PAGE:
Photo Radar Changes Get Bumpy Ride
The reduced proceeds from Photo Radar or Automated Speed Enforcement courtesy of changes to the Provincial funding formula hit a bit of speed pump in being accepted at Budget Committee.
In a report on the new funding formula Brian Acker, Director of Financial Services said the City will be receiving a projected reduced $350,000 on annual basis from Photo Radar.
In his report Acker said Photo Radar yields approximately $1.6 million in gross revenues with $900,000 going towards expenses leaving $700,000. Under the new program half of those funds, or $350,000 would go to the City. Under the recently completed pilot program the City would receive all funds above expenses equal to approximately $700,000.
Funds generated by Photo Radar has traditionally gone to traffic safety initiatives.
“(It) $350,000 annually is still a benefit to the City when it comes to traffic safety,” Acker told the Committee.
Councillor Scott McMann asked given the success the cameras have had in reducing collisions and injuries how could the City get more in other school zone areas instead of the present two?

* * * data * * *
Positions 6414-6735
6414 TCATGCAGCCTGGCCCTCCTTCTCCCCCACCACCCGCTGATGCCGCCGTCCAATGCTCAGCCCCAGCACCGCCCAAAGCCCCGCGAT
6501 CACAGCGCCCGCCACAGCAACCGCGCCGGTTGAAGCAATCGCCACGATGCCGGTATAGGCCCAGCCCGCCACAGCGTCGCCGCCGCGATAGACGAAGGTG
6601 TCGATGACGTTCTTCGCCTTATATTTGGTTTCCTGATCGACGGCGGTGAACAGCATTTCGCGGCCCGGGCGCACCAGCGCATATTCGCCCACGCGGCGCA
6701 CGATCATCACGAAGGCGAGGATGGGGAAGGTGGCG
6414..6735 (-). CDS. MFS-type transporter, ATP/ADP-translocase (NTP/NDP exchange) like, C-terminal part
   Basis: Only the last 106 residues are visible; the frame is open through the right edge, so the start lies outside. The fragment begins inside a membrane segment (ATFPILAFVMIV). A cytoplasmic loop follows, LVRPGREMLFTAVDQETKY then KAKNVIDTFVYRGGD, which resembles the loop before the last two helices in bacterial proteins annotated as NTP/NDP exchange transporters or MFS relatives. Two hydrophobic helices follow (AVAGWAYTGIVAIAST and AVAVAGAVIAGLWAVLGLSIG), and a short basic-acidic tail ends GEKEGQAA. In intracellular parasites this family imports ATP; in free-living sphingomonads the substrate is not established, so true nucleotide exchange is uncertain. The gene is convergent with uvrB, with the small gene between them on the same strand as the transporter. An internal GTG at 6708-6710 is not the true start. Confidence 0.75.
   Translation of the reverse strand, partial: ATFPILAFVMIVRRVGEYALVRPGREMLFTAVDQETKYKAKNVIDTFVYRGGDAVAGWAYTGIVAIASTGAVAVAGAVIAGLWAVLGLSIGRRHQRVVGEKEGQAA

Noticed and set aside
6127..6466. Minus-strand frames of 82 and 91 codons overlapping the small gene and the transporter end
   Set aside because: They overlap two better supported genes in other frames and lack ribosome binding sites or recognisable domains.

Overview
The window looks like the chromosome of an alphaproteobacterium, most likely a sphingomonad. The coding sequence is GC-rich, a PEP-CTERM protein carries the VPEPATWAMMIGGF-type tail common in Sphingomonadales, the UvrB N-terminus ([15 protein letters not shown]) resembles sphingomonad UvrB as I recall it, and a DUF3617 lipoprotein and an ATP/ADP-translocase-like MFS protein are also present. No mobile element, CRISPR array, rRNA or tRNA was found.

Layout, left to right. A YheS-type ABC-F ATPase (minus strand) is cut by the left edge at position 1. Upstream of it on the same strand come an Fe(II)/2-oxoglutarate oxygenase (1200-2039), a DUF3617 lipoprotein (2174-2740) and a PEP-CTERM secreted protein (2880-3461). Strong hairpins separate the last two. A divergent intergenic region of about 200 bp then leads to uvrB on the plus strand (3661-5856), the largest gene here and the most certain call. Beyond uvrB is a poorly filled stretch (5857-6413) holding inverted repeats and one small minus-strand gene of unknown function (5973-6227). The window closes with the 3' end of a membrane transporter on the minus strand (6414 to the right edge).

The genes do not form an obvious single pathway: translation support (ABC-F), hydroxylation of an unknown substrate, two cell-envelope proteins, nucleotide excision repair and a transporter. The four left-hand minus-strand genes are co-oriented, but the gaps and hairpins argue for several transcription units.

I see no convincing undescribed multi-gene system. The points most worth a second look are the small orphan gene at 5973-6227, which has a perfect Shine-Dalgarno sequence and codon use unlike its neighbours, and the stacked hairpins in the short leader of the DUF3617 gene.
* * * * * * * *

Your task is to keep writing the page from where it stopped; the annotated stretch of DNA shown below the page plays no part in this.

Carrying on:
Acker responded Moose Jaw already has three camera locations and other centres in the province, where there might be higher priorities, have none. He did say the City could express an interest in more.
Councillor Brian Swanson spoke out against the cameras funding formula because it takes a large sum of money out of the city.
“We are taking in $1.6 million and $1.25 million goes out of the City right away. That’s a pretty good way to suck a lot of money out of the city,” Councillor Swanson said.
The processing centre in Calgary receives $900,000 and $350,000 or half goes into a fund administered by the Province in other communities to equal the $1.25 million.
He said Photo Radar does prevent speeding but “traffic enforcement with our own officers means all the money stays in Moose Jaw.”
Mayor Frasier Tolmie voiced concerns about funds leaving the city.
“I feel if a pilot project works in our community it should work in all other communities. And for the most part the funds should stay in the City of Moose Jaw,” Mayor Tolmie stated.
Councillor Crystal Froese expressed her disappointment in the funding formula.
“I’m disappointed in how the pie is split up here. It is sort of like we are getting crumbs from the Province...the piece of this pie is tiny for participating in this project,” Councillor Froese stated.
In the end the report was received and filed in a 6 – 1 vote with Councillor Swanson opposed.